Vitamin B3 discovery could cut miscarriages, birth defects

Vegemite could be the key to preventing miscarriages and birth defects a study has found

It is expected to change the way pregnant women are cared for around the world.

In a landmark finding, researchers discovered taking Vitamin B3, also known as niacin, could prevent babies developing a range of congenital heart diseases in the womb.

They have called it "a double breakthrough", as they found both a cause and a preventative solution.

But now a new study suggests that there is another vitamin supplement that can have a huge impact on avoiding miscarriages and birth defects and that's vitamin B3, or niacin.

'And with 7.9million babies around the world now being born with birth defects every year, this breakthrough is incredible news'.

A team of Australian researchers have found out a dietary supplement which can avert miscarriages and many other types of birth defects in pregnant women.

For the objective of the research, vitamin B3 was given to pregnant mice and after introducing it to their diet, it completely prevented miscarriages and birth defects in their offspring.

The study showed that increasing levels of B3 during pregnancy might help overall rates of birth defects.

"We took her home and we noticed that she was really lethargic and wasn't feeding properly", Jackie said.

"This is the most significant breakthrough in understanding the causes of congenital abnormalities that has hit the world of what I do", said Winlaw at the Children's Hospital Westmead and a study co-author. "And the prevention is so simple, it's a vitamin", she said.

Niacin deficiency is not as widespread as folate deficiency in the population where a balanced diet is being consumed.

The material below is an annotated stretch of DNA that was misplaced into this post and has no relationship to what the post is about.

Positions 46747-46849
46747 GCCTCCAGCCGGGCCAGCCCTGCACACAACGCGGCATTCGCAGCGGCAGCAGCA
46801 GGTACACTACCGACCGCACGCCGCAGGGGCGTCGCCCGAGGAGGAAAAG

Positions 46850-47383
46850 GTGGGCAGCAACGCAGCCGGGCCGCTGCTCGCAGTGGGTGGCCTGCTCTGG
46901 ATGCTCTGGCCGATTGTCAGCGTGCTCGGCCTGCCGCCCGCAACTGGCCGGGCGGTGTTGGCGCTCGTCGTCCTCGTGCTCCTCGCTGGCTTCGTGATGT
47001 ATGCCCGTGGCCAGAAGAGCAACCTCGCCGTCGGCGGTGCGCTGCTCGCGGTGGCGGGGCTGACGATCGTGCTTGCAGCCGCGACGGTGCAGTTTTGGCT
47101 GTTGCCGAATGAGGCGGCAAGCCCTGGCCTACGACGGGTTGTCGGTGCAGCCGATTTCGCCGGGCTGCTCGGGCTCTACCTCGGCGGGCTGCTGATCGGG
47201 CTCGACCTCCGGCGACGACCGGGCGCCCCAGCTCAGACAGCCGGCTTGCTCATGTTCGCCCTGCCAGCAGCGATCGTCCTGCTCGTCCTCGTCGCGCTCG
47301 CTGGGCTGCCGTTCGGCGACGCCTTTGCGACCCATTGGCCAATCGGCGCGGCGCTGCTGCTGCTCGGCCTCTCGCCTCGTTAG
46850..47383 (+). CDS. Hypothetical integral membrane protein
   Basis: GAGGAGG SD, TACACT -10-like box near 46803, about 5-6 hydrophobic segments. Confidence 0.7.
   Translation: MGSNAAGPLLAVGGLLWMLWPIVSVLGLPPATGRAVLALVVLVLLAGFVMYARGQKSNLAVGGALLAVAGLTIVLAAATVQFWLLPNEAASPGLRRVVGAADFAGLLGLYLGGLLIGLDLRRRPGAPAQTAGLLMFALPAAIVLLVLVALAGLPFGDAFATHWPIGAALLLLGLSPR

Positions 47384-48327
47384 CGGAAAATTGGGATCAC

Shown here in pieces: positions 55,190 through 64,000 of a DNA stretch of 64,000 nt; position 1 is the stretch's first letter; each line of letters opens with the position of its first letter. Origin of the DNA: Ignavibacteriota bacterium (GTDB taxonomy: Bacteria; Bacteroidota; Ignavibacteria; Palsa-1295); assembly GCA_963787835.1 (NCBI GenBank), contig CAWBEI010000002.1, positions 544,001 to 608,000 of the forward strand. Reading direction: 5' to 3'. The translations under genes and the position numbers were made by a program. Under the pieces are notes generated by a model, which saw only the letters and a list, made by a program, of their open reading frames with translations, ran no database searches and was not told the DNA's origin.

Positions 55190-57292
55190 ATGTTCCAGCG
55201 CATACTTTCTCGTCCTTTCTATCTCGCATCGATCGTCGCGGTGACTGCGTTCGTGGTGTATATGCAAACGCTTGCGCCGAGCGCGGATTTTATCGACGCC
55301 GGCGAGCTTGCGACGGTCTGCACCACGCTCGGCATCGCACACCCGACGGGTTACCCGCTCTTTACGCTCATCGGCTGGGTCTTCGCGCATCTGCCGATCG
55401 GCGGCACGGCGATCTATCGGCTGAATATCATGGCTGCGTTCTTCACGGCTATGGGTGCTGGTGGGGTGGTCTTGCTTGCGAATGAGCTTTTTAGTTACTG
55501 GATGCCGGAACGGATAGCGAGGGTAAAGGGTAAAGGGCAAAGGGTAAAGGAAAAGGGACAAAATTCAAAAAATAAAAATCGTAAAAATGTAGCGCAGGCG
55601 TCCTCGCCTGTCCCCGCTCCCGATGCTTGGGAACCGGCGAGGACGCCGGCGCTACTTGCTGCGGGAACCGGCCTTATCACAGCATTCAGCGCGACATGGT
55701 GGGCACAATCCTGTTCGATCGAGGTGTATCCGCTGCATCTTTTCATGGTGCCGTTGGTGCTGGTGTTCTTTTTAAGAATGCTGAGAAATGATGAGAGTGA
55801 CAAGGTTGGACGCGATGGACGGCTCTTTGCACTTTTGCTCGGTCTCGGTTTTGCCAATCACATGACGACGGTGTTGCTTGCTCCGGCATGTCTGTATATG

The researchers then gave vitamin B3 to mice embryos with similar NAD deficiencies as those seen in some humans.

No one had reported any role for NAD in heart or bone development, Dunwoodie says.

Professor Dunwoodie said: 'Now, after 12 years of research, our team has also discovered that this deficiency can be cured and miscarriages and birth defects prevented by taking a common vitamin.

But it's a very promising start down a new avenue in developmental research, and one with the potential to produce life-changing results for thousands of families.

For many of us, the idea of eating Marmite is pure hell.

Critically important Vitamin B3 is typically found in meats and green vegetables, while most pregnancy multivitamins contain niacin. Testing this on pregnant mice, they found B3 supplements helped prevent these malformations.

By the third trimester, vitamin B3 levels were low in 60 per cent of mums-to-be, experts noted. Fenech observed that high-dose niacin (140 milligrams a day), as recommended by the study authors for women with the identified gene mutation, is significantly higher than the recommended daily intake in the United States. However, a niacin-rich diet let the mutant mice to deliver healthy litters.

She added: "We don't know who these women are that don't make sufficient levels, so that will be the next thing to study".

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